Table 1-1. PXE Server Side Requirements

10  Download (0)

Full text

(1)

Applications Note

Setting Up Linux® PXE on Server and Client Systems

1

Prerequisites

The example in this document was performed on a PXE server running RHEL5.2 64-bit with DHCP, TFTP, and NFS servers running on the same system.

The PXE automated install using kickstart (configuration file on the PXE server) loads the RHEL5.2 64-bit operating system (OS) onto the PXE client system.

For other Linux distributions or OS versions, the setup may be different.

The applications/services listed in this applications note must be installed. DHCP, TFTP, and the NFS server may reside on different systems; but in this example, all these services are running on the same system.

1.1

PXE Server Side Requirements

PXE server side requirements are listed in Table 1-1.

The applications in Table 1-1 can be installed from the appropriate packages with the Package Manager under Red Hat or by searching on the web for the appropriate packages for each Linux distro.

1.2

Validated Components

The components in Table 1-2 have been validated for use with Linux PXE. Table 1-1. PXE Server Side Requirements

Applications Required/Optional

dhcp server Required

tftp-server Required

nfs server Required

Red Hat® 5.2 x86_64 Install DVD Required

tftp (client) Optional

Table 1-2. Validated Components for Linux PXE QLogic Driver 4.0.305

(2)

2 – Set Up the PXE Server with the QLogic Driver

A

1.3

Overview

Here is a high-level overview of the steps required to set up Linux PXE on server and client systems. These steps are explained in detail in the following sections.

1. Set up the PXE server with the QLogic driver and configure a specific interface address known to PXE clients.

2. Configure the DHCP service to be enabled and to start when the system powers up.

3. Customize the initird.img file with the latest QLogic driver, and modify the modules.alias file to remove instances of the inbox kernel GPL driver and include information for the QLogic commercial GPL driver.

4. Configure the xinetd and tftp services, and then prepare a Linux pre-install kickstart configuration file.

5. Configure NFS and the Linux install ISO image onto a PXE server, and then create a customized Linux install kickstart configuration to automate the process for a network installation.

2

Set Up the PXE Server with the QLogic Driver

Install the QLogic driver, and then configure the nx_nic interface for the DHCP server to start at boot time.

1. Go to the QLogic Web site (www.qlogic.com) to download the latest driver package.

2. From a server running RHEL5u2 x86_64 OS, follow the instructions in the Linux Driver Installation and Configuration section in the QLE3xxx Series Intelligent Ethernet Adapters Users Guide (part number NE0154601-00) to unload the driver package and create the driver file used in the subsequent steps.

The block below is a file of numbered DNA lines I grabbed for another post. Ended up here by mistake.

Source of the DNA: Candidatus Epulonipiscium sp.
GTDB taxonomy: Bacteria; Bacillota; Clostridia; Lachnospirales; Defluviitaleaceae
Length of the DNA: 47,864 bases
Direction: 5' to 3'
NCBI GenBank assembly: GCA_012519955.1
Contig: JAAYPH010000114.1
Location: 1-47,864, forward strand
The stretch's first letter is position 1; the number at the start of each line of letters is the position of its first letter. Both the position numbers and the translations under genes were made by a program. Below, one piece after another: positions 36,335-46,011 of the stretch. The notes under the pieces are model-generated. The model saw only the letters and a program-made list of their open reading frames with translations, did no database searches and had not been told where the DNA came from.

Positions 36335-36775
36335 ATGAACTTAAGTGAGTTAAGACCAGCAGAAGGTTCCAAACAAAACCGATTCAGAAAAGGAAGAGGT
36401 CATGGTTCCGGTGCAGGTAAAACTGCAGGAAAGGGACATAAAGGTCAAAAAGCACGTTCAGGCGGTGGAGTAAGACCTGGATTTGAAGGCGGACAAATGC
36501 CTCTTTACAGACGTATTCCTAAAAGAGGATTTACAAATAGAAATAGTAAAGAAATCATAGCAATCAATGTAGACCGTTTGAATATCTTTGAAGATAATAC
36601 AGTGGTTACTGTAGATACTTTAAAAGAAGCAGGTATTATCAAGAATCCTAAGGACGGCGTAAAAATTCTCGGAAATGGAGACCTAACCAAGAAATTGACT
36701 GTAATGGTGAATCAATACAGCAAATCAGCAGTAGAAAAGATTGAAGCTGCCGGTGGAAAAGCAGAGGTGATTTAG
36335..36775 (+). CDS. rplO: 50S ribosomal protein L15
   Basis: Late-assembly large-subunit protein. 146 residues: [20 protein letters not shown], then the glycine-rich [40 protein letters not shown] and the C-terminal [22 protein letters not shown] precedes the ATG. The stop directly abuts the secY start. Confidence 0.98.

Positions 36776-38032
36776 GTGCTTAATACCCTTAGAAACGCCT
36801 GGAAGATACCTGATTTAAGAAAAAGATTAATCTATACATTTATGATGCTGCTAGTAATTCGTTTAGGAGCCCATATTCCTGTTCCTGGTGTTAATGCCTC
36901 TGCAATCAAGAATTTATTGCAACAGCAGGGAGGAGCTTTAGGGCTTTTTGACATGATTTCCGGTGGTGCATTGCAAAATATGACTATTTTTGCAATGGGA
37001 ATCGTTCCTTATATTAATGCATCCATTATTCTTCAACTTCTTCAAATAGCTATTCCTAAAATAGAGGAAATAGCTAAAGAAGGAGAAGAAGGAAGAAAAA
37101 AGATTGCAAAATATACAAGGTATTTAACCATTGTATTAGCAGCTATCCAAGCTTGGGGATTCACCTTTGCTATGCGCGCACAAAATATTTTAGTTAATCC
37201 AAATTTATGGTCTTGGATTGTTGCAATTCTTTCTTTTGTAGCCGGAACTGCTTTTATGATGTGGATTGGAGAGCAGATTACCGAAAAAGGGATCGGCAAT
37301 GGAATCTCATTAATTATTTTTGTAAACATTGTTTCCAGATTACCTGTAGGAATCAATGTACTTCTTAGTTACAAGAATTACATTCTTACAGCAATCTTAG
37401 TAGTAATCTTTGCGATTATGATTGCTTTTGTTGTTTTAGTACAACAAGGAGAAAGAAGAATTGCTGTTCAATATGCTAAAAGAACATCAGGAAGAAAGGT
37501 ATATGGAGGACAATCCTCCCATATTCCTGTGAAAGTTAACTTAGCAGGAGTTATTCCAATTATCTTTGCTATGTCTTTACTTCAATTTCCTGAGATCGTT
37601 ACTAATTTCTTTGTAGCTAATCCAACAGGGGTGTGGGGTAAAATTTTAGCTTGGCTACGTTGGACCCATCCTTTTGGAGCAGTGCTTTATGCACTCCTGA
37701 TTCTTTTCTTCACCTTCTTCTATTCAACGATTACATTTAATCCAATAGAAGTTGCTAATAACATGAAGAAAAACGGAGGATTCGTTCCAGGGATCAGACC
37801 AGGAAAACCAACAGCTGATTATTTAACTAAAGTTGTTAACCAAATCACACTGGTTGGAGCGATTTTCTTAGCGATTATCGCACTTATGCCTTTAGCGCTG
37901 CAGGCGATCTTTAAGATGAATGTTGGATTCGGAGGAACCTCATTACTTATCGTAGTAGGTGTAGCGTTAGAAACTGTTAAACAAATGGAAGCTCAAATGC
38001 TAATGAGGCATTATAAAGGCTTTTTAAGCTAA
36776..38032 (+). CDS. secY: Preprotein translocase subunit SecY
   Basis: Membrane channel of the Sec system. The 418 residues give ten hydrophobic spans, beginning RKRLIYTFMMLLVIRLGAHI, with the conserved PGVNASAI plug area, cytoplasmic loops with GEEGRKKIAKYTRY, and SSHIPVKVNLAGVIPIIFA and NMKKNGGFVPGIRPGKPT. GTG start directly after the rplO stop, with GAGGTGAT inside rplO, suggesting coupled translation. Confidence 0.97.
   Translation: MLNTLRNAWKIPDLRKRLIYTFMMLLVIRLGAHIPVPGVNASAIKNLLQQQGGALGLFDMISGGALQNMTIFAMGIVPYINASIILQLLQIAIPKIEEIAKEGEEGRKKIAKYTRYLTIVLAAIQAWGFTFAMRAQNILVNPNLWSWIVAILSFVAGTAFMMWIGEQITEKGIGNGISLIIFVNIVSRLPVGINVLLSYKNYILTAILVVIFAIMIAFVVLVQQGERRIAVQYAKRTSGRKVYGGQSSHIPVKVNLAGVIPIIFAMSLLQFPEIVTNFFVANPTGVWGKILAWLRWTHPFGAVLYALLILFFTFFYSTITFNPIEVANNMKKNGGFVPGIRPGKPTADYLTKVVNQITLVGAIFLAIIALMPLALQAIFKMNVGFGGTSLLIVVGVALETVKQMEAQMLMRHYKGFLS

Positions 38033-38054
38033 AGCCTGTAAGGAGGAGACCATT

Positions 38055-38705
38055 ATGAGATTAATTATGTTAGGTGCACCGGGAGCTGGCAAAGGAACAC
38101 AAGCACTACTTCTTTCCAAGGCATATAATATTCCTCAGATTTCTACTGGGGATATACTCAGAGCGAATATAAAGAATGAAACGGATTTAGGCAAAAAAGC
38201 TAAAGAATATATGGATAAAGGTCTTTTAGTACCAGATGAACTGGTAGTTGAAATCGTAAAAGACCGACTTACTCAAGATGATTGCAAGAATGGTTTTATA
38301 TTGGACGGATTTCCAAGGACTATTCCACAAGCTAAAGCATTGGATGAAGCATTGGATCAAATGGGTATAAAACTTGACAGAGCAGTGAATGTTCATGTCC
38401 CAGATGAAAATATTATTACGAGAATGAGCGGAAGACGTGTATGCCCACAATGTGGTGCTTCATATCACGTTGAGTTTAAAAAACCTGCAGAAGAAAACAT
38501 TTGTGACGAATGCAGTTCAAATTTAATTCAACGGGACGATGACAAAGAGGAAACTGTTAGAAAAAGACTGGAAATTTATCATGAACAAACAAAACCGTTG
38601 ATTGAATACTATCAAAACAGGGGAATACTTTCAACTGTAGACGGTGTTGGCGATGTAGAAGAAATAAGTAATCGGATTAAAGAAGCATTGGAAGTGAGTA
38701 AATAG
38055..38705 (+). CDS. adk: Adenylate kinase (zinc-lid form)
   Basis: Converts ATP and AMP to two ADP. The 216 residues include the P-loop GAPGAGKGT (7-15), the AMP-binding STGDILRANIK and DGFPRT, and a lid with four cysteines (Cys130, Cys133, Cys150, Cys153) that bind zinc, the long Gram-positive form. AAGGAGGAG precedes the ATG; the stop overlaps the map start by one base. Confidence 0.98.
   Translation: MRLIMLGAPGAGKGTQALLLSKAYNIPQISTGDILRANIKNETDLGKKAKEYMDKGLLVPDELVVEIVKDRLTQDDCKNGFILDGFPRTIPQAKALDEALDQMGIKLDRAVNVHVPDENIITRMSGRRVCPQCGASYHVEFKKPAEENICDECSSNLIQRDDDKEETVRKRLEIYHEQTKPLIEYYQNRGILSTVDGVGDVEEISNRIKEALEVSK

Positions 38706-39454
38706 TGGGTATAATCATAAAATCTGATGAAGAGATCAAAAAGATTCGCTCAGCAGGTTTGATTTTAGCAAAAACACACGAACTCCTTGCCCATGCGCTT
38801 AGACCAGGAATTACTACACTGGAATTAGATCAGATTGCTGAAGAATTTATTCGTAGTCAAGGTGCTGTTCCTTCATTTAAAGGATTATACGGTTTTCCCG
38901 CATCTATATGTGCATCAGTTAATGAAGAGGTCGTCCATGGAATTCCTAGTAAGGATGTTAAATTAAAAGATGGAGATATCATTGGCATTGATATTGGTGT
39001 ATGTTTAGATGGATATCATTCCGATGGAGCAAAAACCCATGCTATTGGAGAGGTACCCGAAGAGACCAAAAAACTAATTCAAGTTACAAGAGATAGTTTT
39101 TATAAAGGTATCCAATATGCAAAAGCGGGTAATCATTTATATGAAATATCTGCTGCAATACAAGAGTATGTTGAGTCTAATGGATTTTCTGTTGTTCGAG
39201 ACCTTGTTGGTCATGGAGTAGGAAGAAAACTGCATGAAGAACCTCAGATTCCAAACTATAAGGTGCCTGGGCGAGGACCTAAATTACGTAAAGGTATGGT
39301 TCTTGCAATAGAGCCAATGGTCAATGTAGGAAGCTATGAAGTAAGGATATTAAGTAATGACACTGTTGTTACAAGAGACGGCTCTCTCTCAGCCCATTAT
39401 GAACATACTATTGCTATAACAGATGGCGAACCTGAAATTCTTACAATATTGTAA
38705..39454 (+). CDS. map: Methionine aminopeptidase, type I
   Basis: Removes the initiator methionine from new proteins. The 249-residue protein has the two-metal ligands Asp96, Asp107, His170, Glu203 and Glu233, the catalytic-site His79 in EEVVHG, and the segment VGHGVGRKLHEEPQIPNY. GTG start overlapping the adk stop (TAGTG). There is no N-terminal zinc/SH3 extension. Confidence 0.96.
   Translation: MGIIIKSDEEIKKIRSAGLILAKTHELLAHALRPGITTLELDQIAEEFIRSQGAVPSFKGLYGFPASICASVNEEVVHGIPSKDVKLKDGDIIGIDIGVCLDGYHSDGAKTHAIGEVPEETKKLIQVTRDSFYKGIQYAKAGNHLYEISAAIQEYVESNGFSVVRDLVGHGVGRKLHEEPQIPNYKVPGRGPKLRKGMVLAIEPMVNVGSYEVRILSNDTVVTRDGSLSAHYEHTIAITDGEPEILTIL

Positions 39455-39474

The nx_nic.ko driver is located in the following directory: /lib/modules/

2.6.18-92.el5

/updates/drivers/net

3. Configure the QLogic interface to have a static IP address at startup and when the system reboots. To have the PXE server operate at startup with DHCP, NFS, and TFTP servers running:

a. Enable the network interface when the system boots up.

b. Configure the network interface using either Red Hat’s neat utility or by changing the network configuration file as follows.

DHCP server V3.0.5-Red Hat (inbox)

NFS server Server nfs v3 (inbox)

TFTP server Default from RHEL5u2 (in-box)

(3)

3 – Configure the DHCP Service

A

The following example is from a working system; Items in bold have been customized for this setup.

# NetXen Incorporated NX3031 Multifunction 1/10 Gigabit Server Adapter DEVICE=eth2 BOOTPROTO=none BROADCAST=192.168.30.255 HWADDR=00:0e:1e:00:7c:c8 IPADDR=192.168.30.2 NETMASK=255.255.255.0 NETWORK=192.168.30.0 ONBOOT=yes TYPE=Ethernet USERCTL=no IPV6INIT=no PEERDNS=yes

3

Configure the DHCP Service

A sample of an /etc/dhcpd.conf file can be found at

/usr/share/doc/dhcp-3.0.5/dhcpd.conf.sample. This file can be copied to /etc/dhcpd.conf.

Here is an example of a working /etc/dhcpd.conf file. Items in bold have been customized for this setup. ddns-update-style interim; subnet 192.168.30.0 netmask 255.255.255.0 { range 192.168.30.200 192.168.30.254; default-lease-time 3600; max-lease-time 4800; option routers 192.168.0.1; option domain-name-servers 192.168.0.1; option subnet-mask 255.255.255.0; option domain-name "apps.net"; option time-offset -8;

next-server 192.168.30.2; filename "pxelinux.0"; }

host apps {

hardware ethernet 00:0e:1e:00:7c:c8; fixed-address 192.168.30.202;

filename "pxelinux.0"; }

(4)

4 – Customize the initrd.img file with the Latest QLogic driver

A